The leftist mayor of Mexico City pledged on Wednesday to step up security at the city's Roman Catholic cathedral after the church threatened to cancel services there following noisy protests by leftist demonstrators.
The possible cancelation of Masses, which could be extended to other locations, is part of a months-long dispute involving supporters of a protest movement in the southern state of Oaxaca and followers of former leftist presidential candidate Andres Manuel Lopez Obrador.
Mayor Alejandro Encinas, a member of Lopez Obrador's party, said clerics had angered protesters by making political statements -- something they are forbidden by law from doing.
"These incursions into the cathedral are unacceptable," Encinas told a news conference.
He added, however, that "there is mutual responsibility, both on the part of the clerics and the people who might disagree with the political statements they make."
He said the city had contacted church authorities about plans to provide better security at the towering cathedral located in the city's main square.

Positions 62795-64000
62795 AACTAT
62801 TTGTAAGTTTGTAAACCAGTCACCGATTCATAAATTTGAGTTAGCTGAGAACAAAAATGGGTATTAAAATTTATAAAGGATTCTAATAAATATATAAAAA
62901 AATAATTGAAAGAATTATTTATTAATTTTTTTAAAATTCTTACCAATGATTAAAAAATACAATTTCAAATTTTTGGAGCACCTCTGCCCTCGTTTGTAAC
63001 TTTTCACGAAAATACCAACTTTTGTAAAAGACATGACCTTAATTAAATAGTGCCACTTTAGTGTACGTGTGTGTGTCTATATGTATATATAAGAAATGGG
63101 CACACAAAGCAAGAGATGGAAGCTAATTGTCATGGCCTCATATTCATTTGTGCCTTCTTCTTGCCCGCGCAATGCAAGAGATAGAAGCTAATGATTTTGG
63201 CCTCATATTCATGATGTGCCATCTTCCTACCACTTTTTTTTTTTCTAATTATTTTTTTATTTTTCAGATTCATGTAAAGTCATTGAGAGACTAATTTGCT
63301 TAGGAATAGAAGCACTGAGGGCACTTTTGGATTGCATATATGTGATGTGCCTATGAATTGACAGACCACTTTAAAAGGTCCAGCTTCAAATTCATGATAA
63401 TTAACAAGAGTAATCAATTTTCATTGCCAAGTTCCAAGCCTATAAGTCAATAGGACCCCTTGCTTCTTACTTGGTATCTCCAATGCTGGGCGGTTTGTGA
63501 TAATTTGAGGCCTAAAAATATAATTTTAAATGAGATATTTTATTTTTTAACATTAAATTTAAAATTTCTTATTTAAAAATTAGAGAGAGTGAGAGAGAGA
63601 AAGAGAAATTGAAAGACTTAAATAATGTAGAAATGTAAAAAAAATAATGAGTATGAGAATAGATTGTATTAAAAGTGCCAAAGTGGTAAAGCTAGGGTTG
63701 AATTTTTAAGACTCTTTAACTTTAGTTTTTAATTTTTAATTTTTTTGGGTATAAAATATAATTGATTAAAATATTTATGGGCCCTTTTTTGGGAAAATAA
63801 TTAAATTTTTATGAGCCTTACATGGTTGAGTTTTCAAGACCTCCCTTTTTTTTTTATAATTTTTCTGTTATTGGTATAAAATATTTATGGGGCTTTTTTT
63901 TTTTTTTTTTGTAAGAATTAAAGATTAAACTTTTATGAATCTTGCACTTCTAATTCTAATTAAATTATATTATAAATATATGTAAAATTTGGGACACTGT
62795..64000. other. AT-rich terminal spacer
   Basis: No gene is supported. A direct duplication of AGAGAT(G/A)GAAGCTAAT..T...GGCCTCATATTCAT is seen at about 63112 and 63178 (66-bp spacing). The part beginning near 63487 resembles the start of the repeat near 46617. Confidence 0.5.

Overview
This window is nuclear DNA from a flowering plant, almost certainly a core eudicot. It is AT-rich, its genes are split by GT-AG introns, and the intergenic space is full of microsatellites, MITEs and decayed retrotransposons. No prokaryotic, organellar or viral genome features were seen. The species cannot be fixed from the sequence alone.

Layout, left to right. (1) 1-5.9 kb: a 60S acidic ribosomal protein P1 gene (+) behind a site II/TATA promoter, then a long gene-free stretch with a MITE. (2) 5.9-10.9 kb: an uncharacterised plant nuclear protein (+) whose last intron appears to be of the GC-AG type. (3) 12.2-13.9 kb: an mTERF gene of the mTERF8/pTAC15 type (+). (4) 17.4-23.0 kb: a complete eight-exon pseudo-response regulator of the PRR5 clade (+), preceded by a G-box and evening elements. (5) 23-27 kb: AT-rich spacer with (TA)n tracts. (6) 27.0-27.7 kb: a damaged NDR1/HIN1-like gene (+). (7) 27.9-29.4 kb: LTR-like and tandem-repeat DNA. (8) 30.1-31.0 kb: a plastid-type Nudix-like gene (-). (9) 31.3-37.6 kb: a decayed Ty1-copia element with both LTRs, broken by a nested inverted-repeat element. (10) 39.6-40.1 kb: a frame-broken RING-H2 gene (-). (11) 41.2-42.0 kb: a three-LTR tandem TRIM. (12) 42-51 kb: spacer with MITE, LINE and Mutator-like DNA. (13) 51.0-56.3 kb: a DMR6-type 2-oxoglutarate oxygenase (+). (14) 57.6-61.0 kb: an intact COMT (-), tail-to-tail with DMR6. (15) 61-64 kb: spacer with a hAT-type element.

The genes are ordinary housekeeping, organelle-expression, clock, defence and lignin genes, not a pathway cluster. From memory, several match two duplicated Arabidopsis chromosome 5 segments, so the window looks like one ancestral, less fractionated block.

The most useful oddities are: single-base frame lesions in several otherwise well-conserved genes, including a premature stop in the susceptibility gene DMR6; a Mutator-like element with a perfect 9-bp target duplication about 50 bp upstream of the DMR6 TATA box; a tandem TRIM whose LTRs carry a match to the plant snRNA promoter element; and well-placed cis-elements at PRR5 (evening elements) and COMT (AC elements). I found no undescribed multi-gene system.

During the summer, police were posted outside the church after Lopez Obrador's supporters repeatedly interrupted Masses -- sometimes engaging in shoving and shouting matches with parishioners or church security guards.
On Sunday, a group of several dozen demonstrators with their hands covered in red paint to simulate blood interrupted a service at the cathedral celebrated by Cardinal Norberto Rivera.
The protesters chanted "assassin" and claimed Rivera had supported federal police intervention in the Oaxaca conflict.
At an impromptu news conference following a recent Sunday Mass, Rivera made relatively vague statements about the need for law and order in Oaxaca, where leftist protesters seized the city for five months until federal police were sent in to restore order last month.
"The intolerance of these radical and violent groups who have attacked Cardinal Rivera did not achieve their goal of silencing him," the archdiocese of Mexico said in a news release.
"In the case of any new violent incursion, and if the authorities cannot guarantee the safety of parishioners, the Archdiocese of Mexico reserves the right to cancel Masses at the cathedral, and could extend that measure," he said.